This is basically Hill’s message to Duke: “we’re putting the game in your hands.”
However, I never saw the fire. I saw the effort, which has been there in spades the whole season. But I didn’t see the fire in the eyes that it takes to stand and fight for the win.
When one player is constantly given the ball−which has been the case a lot with April Thomas, VSU’s leading scorer at about 15 points per game−it’s possibly a sign that other players don’t feel confident.
As a result, players resort to the “LeBron James” offense where one player is selected as the “chosen one” and is given the ball, only to have all the other players clear out and watch what happens.
It’s a poor sight for a coach to see, and one that a coach needs to correct if he/she wants to see better results at the end of ball games.
Having a dominant player is great, and having a player step up and be a leader is amazing. But even if there is a “LeBron James” player−and I use the term in this case incredibly loosely−there still must be a cohesive energy given off by all the other players.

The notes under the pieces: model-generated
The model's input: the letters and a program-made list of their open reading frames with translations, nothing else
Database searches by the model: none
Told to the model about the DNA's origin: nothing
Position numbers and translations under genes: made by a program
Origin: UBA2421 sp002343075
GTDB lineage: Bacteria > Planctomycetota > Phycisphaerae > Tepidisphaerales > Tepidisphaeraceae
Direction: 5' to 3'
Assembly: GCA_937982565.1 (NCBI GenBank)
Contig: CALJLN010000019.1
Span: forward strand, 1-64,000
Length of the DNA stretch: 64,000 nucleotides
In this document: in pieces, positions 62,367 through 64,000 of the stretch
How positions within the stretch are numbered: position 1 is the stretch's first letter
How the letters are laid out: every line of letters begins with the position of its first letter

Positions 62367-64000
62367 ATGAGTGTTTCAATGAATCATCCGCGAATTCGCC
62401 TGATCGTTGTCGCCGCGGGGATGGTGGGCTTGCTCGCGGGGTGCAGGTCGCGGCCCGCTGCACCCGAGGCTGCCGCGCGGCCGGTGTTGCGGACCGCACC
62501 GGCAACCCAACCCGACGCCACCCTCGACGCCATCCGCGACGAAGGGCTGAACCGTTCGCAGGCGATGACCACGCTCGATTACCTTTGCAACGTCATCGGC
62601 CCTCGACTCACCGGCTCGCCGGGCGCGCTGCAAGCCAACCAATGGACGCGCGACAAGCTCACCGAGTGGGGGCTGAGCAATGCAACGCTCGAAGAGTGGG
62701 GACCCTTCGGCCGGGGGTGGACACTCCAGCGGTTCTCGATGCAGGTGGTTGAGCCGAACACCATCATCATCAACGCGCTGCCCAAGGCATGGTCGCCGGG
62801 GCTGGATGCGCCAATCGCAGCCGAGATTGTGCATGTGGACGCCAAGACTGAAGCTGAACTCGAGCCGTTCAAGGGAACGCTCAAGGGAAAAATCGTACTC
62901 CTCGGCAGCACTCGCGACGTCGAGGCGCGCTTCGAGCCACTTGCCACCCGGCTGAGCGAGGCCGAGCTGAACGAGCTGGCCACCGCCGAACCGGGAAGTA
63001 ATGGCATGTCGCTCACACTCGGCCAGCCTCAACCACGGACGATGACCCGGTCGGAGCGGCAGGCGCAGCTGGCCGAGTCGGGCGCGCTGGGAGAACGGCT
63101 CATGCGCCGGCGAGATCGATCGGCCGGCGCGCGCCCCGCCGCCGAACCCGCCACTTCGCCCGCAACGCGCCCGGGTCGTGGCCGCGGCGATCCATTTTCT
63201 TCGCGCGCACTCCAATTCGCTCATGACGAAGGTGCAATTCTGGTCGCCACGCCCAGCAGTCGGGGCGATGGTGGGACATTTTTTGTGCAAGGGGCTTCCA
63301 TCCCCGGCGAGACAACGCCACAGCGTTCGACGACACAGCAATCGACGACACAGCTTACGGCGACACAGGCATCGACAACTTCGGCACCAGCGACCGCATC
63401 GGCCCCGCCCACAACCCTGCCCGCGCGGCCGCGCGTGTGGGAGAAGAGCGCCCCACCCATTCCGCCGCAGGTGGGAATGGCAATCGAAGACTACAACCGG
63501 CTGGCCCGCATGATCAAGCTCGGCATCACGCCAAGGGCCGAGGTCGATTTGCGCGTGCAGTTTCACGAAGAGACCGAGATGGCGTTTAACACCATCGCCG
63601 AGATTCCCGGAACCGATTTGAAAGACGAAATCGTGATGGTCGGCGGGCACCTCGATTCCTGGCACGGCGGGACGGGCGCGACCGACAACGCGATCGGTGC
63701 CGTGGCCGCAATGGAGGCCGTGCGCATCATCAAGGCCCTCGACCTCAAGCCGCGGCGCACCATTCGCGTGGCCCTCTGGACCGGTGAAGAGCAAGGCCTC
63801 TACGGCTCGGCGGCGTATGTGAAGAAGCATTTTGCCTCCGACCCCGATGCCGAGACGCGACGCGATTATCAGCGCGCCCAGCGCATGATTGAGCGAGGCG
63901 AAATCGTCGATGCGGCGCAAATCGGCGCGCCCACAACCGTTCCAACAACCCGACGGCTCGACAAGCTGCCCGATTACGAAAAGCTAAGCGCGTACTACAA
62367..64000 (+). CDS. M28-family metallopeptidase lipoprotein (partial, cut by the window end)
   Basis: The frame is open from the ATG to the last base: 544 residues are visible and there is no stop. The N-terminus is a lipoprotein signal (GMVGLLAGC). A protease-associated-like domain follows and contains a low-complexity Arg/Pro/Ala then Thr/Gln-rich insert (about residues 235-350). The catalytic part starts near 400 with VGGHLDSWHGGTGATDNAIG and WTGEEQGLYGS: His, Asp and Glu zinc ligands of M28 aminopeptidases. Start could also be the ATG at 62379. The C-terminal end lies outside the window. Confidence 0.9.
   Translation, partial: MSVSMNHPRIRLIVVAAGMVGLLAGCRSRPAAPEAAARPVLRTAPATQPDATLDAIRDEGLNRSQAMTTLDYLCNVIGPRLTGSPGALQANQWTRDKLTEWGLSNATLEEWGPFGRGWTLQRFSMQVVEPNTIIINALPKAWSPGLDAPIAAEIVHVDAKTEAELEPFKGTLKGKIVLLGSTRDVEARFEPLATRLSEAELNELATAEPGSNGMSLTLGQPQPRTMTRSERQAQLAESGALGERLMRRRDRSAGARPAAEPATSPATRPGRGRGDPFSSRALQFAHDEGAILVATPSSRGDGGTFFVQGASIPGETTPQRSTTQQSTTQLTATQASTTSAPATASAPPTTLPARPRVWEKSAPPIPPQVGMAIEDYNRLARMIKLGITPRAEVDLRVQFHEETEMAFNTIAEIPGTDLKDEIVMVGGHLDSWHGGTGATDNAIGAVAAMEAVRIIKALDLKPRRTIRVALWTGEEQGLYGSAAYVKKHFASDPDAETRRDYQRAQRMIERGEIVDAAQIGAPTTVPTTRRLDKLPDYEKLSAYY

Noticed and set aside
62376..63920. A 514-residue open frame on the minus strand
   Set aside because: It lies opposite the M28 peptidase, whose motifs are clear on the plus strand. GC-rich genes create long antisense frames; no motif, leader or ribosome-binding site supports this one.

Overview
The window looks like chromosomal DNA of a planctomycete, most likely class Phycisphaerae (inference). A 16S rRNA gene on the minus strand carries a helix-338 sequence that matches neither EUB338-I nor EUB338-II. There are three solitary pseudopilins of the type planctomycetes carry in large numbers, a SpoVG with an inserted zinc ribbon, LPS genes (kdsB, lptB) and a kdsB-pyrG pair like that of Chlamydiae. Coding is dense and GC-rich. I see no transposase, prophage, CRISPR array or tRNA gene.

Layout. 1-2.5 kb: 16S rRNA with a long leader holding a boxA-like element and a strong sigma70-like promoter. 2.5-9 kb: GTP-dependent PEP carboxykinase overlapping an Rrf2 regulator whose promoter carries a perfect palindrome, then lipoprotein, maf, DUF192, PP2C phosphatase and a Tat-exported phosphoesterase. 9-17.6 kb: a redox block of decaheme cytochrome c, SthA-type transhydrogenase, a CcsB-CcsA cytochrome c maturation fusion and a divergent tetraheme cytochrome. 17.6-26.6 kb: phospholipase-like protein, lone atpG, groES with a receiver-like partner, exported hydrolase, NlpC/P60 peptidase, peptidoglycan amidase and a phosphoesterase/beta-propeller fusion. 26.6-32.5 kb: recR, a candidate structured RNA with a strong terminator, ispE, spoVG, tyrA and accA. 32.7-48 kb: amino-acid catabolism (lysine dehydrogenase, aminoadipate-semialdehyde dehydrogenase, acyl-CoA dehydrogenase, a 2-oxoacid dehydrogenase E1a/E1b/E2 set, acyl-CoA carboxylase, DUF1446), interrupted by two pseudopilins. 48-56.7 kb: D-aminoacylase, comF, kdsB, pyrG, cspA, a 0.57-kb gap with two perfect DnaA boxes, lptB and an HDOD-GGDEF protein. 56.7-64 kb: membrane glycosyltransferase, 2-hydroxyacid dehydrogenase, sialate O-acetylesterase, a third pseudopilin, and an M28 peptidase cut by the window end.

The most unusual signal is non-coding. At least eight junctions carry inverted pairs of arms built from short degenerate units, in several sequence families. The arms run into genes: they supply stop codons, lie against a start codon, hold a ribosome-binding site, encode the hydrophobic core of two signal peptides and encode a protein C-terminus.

Simply put, you need a TEAM. Delta State University is a team. Lee University is a team. Union University is a team. Valdosta State at the moment is a collection of very good players, and the standings show it.
Coach Hill has been working with a mantra that he calls “working smarter, not harder.” With only two games left on the schedule, plus at least one more game in the GSC tournament, the last few games serve as a sort of “mini” season for coach Hill to work with his players before going into next season.
VSU is coming off a win against Shorter, which should help build confidence and ease any tension in the locker room.
At the end of the day, the VSU women’s basketball team has no reason to get down on themselves.
After being plagued with injury and having to fit in the scoring power of April Thomas, the future of this team is still very bright.
Though the team is likely to miss the Division II tournament and finish at the bottom of the GSC, don’t be surprised if the Lady Blazers come out of the gates in full force next season and rack up the wins.